Thanks! Believe it or not, I work as a professional writer, so obviously use these words every day.. but have little need to know what they're called. It's interesting, though. English language tuition didn't go this deep when I studied it (or if it did I wasn't listening, anyway).
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(Original post by xoxAngel_Kxox)
Thanks! Believe it or not, I work as a professional writer, so obviously use these words every day.. but have little need to know what they're called. It's interesting, though. English language tuition didn't go this deep when I studied it (or if it did I wasn't listening, anyway).
You're welcome You're not dissimilar to 99.9% of everyone else - I think it's only if you've done a course to teach ESOL that you come across it. If you're a native speaker, you just sort of 'know it', don't you? It's the same with tag questions and phrasal verbs - things which we don't give a second thought about but which non-native speakers reallystruggle with
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xoxAngel_Kxox
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(Original post by Reality Check)
You're welcome You're not dissimilar to 99.9% of everyone else - I think it's only if you've done a course to teach ESOL that you come across it. If you're a native speaker, you just sort of 'know it', don't you? It's the same with tag questions and phrasal verbs - things which we don't give a second thought about but which non-native speakers really struggle with
Yeah exactly - I always feel like a bit of a fraud considering my lack of knowledge in relation to my job, but hey, plenty of time to learn thanks again.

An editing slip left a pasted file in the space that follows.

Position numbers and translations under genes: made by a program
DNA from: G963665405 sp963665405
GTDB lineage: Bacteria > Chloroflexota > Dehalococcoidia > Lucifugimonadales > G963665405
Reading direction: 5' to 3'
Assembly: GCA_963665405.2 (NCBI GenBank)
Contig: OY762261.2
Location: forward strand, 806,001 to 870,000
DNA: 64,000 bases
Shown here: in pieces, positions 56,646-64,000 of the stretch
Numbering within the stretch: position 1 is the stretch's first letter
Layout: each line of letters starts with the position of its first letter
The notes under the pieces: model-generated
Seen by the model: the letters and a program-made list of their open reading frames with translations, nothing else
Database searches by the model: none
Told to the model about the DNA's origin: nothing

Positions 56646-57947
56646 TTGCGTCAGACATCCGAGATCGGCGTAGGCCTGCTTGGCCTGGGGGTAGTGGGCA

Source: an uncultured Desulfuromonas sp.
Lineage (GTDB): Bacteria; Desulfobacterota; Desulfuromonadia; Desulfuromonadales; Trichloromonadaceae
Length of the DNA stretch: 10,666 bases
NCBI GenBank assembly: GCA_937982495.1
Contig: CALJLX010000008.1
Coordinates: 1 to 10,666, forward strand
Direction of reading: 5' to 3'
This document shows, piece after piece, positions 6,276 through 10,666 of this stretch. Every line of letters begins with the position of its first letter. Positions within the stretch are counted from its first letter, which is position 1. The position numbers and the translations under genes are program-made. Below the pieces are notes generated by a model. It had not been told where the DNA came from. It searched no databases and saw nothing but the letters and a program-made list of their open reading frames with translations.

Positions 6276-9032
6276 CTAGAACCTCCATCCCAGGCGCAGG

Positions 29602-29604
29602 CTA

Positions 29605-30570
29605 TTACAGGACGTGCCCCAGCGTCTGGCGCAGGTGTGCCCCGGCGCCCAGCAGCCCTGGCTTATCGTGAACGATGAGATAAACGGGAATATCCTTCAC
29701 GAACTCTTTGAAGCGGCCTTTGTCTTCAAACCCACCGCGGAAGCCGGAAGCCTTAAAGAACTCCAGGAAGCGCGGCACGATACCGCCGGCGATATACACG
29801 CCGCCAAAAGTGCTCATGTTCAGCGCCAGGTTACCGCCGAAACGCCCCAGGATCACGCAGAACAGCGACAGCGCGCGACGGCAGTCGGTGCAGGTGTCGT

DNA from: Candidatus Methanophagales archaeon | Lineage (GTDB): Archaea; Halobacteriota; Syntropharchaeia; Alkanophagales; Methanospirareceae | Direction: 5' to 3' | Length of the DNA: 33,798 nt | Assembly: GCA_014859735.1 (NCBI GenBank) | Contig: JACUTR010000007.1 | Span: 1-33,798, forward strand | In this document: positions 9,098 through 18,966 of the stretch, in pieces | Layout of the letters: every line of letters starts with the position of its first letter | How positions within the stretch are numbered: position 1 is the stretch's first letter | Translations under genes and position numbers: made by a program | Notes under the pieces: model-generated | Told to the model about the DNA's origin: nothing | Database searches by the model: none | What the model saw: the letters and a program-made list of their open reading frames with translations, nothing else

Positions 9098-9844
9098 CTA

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anonomon
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(Original post by xoxAngel_Kxox)
Yeah exactly - I always feel like a bit of a fraud considering my lack of knowledge in relation to my job, but hey, plenty of time to learn thanks again.
If you don't mind me asking what is your job? (I'm currently looking for career inspiration).
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Vinny C
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(Original post by snugglebear)
Such, this, that, these, those, none, neither ?
it?
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(Original post by anonomon)
If you don't mind me asking what is your job? (I'm currently looking for career inspiration).
Freelance writer/editor/proofreader. I can link to my professional profile if you're really interested in learning more, PM me if you want it!
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username4094562
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(Original post by xoxAngel_Kxox)
Thanks! Believe it or not, I work as a professional writer, so obviously use these words every day.. but have little need to know what they're called. It's interesting, though. English language tuition didn't go this deep when I studied it (or if it did I wasn't listening, anyway).
It depends on what type of English Language tuition it was. The only two groups of people who would need to know all these grammatical terms are those on ESOL classes and people studying a linguistics degree. Of course, entry level ESOL classes would only cover the basics.